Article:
Reproduction Season:

Birth Type:

Pregnancy Duration:

~8 months

Female Name:


Male Name:


Baby Name:


Social Structure Description:

Hippos are inherently social creatures, known to congregate in groups and called “bloats.” A typical bloat usually comprises 10 to 30 individuals with a complex social structure underpinned by cooperative and competitive interactions. The dominant male, also known as the bull, leads the group, maintaining authority through displays of strength and aggression. This social organization allows them to navigate their aquatic habitats safely and effectively.

These groupings can sometimes expand significantly, with some bloats documented to contain up to 200 hippos. These larger congregations typically occur in regions abundant in resources or during certain periods like the dry season when hippos congregate around limited water sources. These larger boats offer a fascinating glimpse into the societal dynamics of hippos, highlighting their adaptability and resilience in the face of changing environmental conditions.


Conservation Status:
Population Trend:


~115,000 to 130,000


The population of the Hippopotamus, one of Africa’s iconic wildlife species, has unfortunately been on a downward trajectory. The causes of this decline are mainly due to habitat loss and hunting. Driven by the increasing human population and expanding settlements, their natural habitats are shrinking alarmingly. Furthermore, illegal hunting for hippo meat is considered a delicacy in some cultures, and the trade of their teeth for ivory exacerbates their survival challenges.

However, despite these threats, hippos can still be scattered across sub-Saharan Africa. Their presence is most prominent within protected environments such as national parks and reserves. These dedicated conservation areas provide a haven for these majestic creatures, sheltering them from poaching and providing a more stable habitat. The continued existence of hippos in such areas is a testament to the pivotal role that these conservation strategies play in preserving diverse wildlife species.

Population Threats:

The Common Hippo, a distinctive inhabitant of sub-Saharan Africa, faces numerous threats, the most prominent being habitat loss. As human populations grow and expand into previously wild areas, these aquatic giants find their natural homes increasingly encroached upon. Deforestation, agricultural activities, and urban development contribute to the rapid loss of their natural habitats. Furthermore, periods of civil unrest in certain regions exacerbate these problems by disrupting conservation efforts and creating unstable living conditions for the hippos.

Illegal and unregulated hunting represents another major threat to the survival of the Common Hippo. Despite international regulations, there is still a substantial demand for hippo meat and their teeth, coveted as a source of ivory. Unregulated hunting to meet these demands is causing a severe decline in hippo populations. These threats, individually and collectively, pose significant challenges to conserving this remarkable species.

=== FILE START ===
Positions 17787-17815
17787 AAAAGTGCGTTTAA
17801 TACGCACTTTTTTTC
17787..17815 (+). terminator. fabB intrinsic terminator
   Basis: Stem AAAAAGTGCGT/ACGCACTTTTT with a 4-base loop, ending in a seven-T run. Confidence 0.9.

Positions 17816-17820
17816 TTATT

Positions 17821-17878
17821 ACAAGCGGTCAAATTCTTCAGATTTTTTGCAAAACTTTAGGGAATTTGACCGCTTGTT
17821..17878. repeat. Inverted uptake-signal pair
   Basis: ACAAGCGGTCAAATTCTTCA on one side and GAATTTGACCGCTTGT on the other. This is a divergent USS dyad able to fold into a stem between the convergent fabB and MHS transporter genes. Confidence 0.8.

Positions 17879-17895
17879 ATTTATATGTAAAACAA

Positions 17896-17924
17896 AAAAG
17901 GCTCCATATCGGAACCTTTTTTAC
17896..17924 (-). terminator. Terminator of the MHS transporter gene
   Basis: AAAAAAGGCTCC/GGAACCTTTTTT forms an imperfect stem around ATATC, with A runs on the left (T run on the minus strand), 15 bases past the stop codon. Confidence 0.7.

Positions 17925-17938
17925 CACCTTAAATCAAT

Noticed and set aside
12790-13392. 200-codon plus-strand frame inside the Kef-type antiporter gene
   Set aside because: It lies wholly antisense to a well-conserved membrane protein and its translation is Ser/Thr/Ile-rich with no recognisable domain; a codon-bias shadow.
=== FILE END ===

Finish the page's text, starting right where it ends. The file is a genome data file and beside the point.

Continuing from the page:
Conservation Efforts:

Conservation efforts to protect the Common Hippo are multifaceted, addressing habitat preservation and direct threats to the species. A primary focus is establishing and managing protected areas such as national parks and reserves. These areas provide safe environments where hippos can live without fear of habitat encroachment, offering them the aquatic and grassland environments essential to survival. Maintaining these spaces and ensuring they provide sustainable living conditions for hippos is crucial.

In addition to habitat protection, effective enforcement of hunting regulations plays a pivotal role in conservation efforts. By implementing and upholding strict laws on illegal hunting and the ivory trade, authorities can significantly reduce the direct threat to hippos. Alongside this, initiatives have been developed to mitigate human-hippo conflict, often resulting from overlapping human settlements and hippo habitats. These include community awareness programs and the creation of barriers or alternative pathways for hippos to discourage them from entering human-populated areas.

Additional Resources:

Fun Facts

  • Despite their bulk, hippos can run faster than a human on land.
  • Hippos are among the largest living land mammals, slightly smaller than elephants and some rhinoceroses.
  • Despite their physical resemblance to pigs and other terrestrial even-toed ungulates, their closest relatives are cetaceans (whales, porpoises, etc.).
  • The name Hippopotamus comes from the ancient Greek for “river horse.”
  • Hippos secrete an oily red substance that acts as a moisturizer, sunblock and protects them from germs. This has led to the myth that hippos sweat blood.
  • They are excellent swimmers and can hold their breath for up to five minutes underwater.
  • Hippos have a flexible social system defined by hierarchy and food and water conditions.
  • A hippo’s wide-open mouth is big enough to fit a 4-foot-tall child in.
  • Hippo calves weigh nearly 100 pounds (45 kilograms) at birth and can suckle on land or underwater by closing their ears and nostrils.
  • Each night, an adult hippo eats up to 80 pounds (35 kilograms) of grass.